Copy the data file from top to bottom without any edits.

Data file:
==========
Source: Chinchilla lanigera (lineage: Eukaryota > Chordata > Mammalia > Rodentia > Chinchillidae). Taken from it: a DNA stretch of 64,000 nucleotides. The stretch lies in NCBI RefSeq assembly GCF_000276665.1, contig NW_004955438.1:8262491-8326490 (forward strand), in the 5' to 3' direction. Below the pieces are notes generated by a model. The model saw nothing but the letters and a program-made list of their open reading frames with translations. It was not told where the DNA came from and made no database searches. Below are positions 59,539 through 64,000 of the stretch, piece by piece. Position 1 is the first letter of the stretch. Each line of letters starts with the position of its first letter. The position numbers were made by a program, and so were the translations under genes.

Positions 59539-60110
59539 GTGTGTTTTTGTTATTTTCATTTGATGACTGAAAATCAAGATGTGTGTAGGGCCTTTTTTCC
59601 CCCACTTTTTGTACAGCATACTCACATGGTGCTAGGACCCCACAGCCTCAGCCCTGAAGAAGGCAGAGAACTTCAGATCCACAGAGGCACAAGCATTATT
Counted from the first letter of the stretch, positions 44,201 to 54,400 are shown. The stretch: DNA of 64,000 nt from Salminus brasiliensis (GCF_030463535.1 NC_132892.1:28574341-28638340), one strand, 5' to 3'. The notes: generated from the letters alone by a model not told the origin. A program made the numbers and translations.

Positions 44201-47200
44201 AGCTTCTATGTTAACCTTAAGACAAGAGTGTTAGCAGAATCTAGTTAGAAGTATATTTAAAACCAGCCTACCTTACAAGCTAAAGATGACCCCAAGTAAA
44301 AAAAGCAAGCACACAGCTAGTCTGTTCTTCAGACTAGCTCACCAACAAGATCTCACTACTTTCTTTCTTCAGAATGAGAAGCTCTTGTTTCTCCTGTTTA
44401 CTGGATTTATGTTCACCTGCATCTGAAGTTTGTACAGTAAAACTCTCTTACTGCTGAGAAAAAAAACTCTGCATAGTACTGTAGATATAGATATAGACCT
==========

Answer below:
Source: Chinchilla lanigera (lineage: Eukaryota > Chordata > Mammalia > Rodentia > Chinchillidae). Taken from it: a DNA stretch of 64,000 nucleotides. The stretch lies in NCBI RefSeq assembly GCF_000276665.1, contig NW_004955438.1:8262491-8326490 (forward strand), in the 5' to 3' direction. Below the pieces are notes generated by a model. The model saw nothing but the letters and a program-made list of their open reading frames with translations. It was not told where the DNA came from and made no database searches. Below are positions 59,539 through 64,000 of the stretch, piece by piece. Position 1 is the first letter of the stretch. Each line of letters starts with the position of its first letter. The position numbers were made by a program, and so were the translations under genes.

Positions 59539-60110
59539 GTGTGTTTTTGTTATTTTCATTTGATGACTGAAAATCAAGATGTGTGTAGGGCCTTTTTTCC
59601 CCCACTTTTTGTACAGCATACTCACATGGTGCTAGGACCCCACAGCCTCAGCCCTGAAGAAGGCAGAGAACTTCAGATCCACAGAGGCACAAGCATTATT
Counted from the first letter of the stretch, positions 44,201 to 54,400 are shown. The stretch: DNA of 64,000 nt from Salminus brasiliensis (GCF_030463535.1 NC_132892.1:28574341-28638340), one strand, 5' to 3'. The notes: generated from the letters alone by a model not told the origin. A program made the numbers and translations.

Positions 44201-47200
44201 AGCTTCTATGTTAACCTTAAGACAAGAGTGTTAGCAGAATCTAGTTAGAAGTATATTTAAAACCAGCCTACCTTACAAGCTAAAGATGACCCCAAGTAAA
44301 AAAAGCAAGCACACAGCTAGTCTGTTCTTCAGACTAGCTCACCAACAAGATCTCACTACTTTCTTTCTTCAGAATGAGAAGCTCTTGTTTCTCCTGTTTA
44401 CTGGATTTATGTTCACCTGCATCTGAAGTTTGTACAGTAAAACTCTCTTACTGCTGAGAAAAAAAACTCTGCATAGTACTGTAGATATAGATATAGACCT